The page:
The American population is aging. This much is thoroughly established in research, and awareness of it is gradually working through society. The demographic transformation offers a special challenge for colleges and universities, to the extent that they rely on teenagers for students.
For years I’ve been calling for higher education to respond to this shift. In particular I have forecast campuses pivoting to serve retirees. Finally we’re seeing some responses.
Case in point: Arizona State University, that hive of innovation and innovation, has broken ground on its Mirabella complex. This seems to be a senior living facility (“senior” as in “over-65”) located on campus. It won’t be an isolated pocket of town amidst gown; instead, Mirabella will be fully integrated with the ASU community. As Inside Higher Ed puts it,
residents will be able to take classes, make use of campus facilities such as the library with university-issued ID cards and immerse themselves in university life as much, or as little, as they like. They’ll also be encouraged to mentor and build relationships with younger students.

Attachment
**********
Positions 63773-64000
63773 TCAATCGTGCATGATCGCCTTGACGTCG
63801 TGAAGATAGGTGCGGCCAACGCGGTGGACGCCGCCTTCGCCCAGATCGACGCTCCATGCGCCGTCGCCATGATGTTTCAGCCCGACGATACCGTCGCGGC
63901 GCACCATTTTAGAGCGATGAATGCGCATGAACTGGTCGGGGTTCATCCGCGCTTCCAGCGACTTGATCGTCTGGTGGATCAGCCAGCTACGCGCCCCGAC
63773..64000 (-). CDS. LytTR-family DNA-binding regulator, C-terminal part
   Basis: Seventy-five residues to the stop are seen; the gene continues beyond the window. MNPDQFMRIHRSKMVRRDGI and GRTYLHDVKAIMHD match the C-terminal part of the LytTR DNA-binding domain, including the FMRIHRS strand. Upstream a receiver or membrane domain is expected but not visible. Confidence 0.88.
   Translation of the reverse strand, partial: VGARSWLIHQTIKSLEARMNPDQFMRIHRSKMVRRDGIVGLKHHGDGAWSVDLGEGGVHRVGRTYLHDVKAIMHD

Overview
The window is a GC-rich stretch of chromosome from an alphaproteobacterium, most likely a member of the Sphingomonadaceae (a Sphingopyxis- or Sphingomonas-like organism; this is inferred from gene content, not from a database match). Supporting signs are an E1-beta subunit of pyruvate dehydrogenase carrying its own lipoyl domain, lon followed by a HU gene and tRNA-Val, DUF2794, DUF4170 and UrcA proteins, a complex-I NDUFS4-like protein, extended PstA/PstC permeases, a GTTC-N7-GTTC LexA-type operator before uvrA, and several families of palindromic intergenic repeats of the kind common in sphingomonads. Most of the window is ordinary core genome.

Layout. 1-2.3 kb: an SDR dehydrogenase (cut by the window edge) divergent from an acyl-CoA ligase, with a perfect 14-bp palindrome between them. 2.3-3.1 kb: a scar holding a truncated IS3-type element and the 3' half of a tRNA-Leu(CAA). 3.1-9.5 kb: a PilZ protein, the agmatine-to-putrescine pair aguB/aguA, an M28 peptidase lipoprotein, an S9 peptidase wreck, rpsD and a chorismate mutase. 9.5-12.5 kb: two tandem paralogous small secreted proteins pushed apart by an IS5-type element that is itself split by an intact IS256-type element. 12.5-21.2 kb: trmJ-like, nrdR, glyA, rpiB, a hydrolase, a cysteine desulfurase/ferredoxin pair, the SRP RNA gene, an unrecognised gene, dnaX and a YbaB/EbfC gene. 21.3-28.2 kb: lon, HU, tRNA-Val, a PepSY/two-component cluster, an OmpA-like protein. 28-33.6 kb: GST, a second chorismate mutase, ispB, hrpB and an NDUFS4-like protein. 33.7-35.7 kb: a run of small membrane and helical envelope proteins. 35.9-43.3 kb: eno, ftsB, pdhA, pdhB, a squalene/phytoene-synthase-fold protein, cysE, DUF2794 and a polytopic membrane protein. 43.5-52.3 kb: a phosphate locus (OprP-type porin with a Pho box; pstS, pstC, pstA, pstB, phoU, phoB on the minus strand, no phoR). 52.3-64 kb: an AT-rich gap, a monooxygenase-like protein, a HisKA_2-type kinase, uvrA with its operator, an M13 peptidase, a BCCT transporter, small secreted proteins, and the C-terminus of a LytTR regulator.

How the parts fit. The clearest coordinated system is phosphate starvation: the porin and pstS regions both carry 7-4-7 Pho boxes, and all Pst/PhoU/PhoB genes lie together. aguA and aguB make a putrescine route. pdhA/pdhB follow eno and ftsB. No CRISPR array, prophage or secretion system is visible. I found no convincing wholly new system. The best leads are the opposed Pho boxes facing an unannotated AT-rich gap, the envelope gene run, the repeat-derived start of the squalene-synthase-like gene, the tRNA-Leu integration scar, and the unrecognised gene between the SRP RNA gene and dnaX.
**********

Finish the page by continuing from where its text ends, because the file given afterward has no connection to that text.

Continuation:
While they don’t need degrees or certificates to show to future employers, many retirees do want to keep learning and feel engaged, [Todd Hardy, managing director of innovation zones at ASU] said.
“We want these residents to be part of our community and to be fully integrated into everything we do,” Hardy said “We’d like them to be guest lecturers, advise us on start-up companies, be docents at our art gallery and performance hall…”
Mirabella residents could even help shape academic programs and research at ASU, he said. Areas of collaboration might include art therapy, Alzheimer’s treatment, nursing and online education. ASU is even considering whether students could work with Mirabella residents as part of their coursework.
The advantages for Mirabellians are immense: connection to an exciting campus, the chance to keep learning, to connect with other people, to teach. For ASU, this is an opportunity to further grow its student body and staff numbers. Think about the possibilities for teachers in training to teach a new population or for storytellers to work with retirees.
Further, as Future Trends Forum guest Aria Chernik notes:
Wow! Love the mentorship possibilities here!
— Aria F. Chernik (@ariachernik) January 9, 2019
Arizona State is not alone in welcoming seniors into its communitu, but does seem to be carving out a new way of doing so. Lindsay McKensie identifies other examples:
While some of these retirement communities may lease or buy college-owned land, such as Kendal at Oberlin, which has close ties to Oberlin College in northern Ohio, and Vi at Palo Alto near Stanford University, very few are actually situated on a campus, she said. Some communities, such as Oak Hammock at the University of Florida or University Commons at the University of Michigan, have deep connections to the universities and were even founded by former faculty. But neither community is directly managed by the universities.
I’ve seen similar communities near several of my client campuses. In addition,